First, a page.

Last week, I started up my trusty Thinkpad T42 and got the dreaded “fan error” message. The laptop performs a fan diagnostic at boot time, and if the fan doesn’t pass muster, it beeps twice and shuts down. You can’t even get to BIOS. The standard solution is to simply replace the fan; my warranty service doesn’t expire until next year so it only took a single phone call and the part was on its way. I decided to ask for the part and attempt to repair it myself on the theory that this would be faster than asking for a mail-in box to send the laptop to them for service.
According to the parts sheet for the T4x series (MIGR-46474), the correct fan part type for my specific model (2373-M3U) was 26R7860. This morning, armed with some common sense and a few instructional videos, I took apart my Thinkpad for the first time. Here’s how it went:
So, in the end I had to put everything back and admit defeat. I have a box from IBM arriving tomorrow for me to ship the laptop back to them. I decided that I’d take out my hard drive before sending the thinkpad in, as I’ve wanted to upgrade for a while now. It was ridiculously easy to remove the hard drive. I ordered a new one, with twice the capacity of my old drive (160 GB) but a slower rotational speed (5200 rpm). The low power consumption is the main appeal over competing products from Seagate or Samsung. I’ll dump the old drive in an external case and migrate my data onto a fresh install of Windows XP.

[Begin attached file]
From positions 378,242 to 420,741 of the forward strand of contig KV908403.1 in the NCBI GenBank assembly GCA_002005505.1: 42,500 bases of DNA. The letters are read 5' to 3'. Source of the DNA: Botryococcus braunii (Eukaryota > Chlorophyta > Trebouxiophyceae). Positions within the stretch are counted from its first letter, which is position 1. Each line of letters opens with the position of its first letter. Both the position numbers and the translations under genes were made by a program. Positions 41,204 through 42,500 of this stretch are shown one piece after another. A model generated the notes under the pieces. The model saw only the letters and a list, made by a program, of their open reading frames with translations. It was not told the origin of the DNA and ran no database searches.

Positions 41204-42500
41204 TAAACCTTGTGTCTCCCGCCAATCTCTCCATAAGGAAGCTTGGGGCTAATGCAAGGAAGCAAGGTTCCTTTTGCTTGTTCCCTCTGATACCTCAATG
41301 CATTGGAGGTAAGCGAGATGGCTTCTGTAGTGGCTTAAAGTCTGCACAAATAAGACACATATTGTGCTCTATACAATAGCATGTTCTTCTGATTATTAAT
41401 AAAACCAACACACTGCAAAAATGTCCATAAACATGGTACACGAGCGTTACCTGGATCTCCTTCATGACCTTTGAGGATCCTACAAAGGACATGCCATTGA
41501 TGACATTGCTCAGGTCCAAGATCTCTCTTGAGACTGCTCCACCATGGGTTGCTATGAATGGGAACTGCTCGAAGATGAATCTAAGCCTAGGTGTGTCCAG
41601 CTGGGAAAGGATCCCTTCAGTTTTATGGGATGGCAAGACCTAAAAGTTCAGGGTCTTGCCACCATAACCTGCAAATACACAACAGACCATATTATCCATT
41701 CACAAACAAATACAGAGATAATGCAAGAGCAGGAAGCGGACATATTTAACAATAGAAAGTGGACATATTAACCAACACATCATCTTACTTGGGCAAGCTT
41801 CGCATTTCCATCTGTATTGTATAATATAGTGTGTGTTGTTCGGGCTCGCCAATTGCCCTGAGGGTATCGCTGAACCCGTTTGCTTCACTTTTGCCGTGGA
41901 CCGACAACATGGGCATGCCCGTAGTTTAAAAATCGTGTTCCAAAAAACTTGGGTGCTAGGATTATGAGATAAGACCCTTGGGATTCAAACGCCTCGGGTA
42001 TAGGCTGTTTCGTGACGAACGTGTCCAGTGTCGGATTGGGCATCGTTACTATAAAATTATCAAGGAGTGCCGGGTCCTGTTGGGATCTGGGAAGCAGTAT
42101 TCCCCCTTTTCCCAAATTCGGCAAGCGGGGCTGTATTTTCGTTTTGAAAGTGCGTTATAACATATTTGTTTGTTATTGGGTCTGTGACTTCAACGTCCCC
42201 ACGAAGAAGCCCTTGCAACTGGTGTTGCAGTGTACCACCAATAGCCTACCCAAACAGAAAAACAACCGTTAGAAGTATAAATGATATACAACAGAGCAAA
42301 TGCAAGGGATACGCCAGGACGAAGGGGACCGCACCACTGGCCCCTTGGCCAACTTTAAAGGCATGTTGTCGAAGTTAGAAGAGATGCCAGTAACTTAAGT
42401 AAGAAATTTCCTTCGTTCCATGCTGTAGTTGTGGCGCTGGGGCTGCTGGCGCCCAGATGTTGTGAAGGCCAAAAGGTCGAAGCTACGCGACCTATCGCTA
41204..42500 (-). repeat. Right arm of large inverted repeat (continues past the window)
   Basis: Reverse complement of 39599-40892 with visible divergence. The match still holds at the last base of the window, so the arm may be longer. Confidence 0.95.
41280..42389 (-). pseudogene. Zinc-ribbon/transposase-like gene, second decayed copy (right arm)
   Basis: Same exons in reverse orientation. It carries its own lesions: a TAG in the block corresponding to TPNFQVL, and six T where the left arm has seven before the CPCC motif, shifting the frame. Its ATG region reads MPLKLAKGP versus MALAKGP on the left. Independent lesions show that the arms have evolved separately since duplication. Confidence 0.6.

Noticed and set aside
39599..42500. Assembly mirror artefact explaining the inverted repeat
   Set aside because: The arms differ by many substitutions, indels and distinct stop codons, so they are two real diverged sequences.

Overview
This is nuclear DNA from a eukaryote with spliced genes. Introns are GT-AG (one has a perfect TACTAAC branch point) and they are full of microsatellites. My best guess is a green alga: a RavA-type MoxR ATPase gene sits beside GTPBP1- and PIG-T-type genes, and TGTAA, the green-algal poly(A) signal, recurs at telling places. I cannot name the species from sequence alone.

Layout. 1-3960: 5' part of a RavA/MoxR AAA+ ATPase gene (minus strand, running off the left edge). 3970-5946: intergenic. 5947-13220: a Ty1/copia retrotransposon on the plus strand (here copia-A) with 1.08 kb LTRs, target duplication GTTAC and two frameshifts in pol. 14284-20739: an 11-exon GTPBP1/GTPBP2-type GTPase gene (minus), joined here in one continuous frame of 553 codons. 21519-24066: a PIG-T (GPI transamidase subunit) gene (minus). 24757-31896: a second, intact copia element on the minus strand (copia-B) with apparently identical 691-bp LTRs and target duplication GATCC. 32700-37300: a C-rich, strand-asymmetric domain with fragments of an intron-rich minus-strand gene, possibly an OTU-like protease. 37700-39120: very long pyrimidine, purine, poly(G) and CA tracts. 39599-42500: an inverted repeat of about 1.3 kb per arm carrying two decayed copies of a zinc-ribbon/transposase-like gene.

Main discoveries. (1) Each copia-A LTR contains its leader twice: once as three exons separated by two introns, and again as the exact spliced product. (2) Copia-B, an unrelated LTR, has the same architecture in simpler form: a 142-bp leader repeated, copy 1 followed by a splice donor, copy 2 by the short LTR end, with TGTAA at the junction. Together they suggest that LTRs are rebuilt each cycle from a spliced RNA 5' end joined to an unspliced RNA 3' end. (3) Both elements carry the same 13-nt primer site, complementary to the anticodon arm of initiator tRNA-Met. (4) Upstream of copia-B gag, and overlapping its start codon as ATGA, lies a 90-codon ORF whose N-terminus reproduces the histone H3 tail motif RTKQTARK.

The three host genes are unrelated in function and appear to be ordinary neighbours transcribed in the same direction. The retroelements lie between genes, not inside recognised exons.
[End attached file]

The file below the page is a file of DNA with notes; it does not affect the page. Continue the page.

I’m pretty happy about how easy it was to take my laptop apart and put it back together, wrong part follies and wasted time aside. Hopefully I’ll be back in action with a new fan, new drive, and clean OS fairly soon. It’s almost like getting a new one 🙂
One thought on “exploratory surgery”
Bummer about the wrong part — I always recommend old part in hand before ordering. Sounds like you enjoyed the experience though. It feels right when the manufacturer trusts you with the information to do your own repairs.
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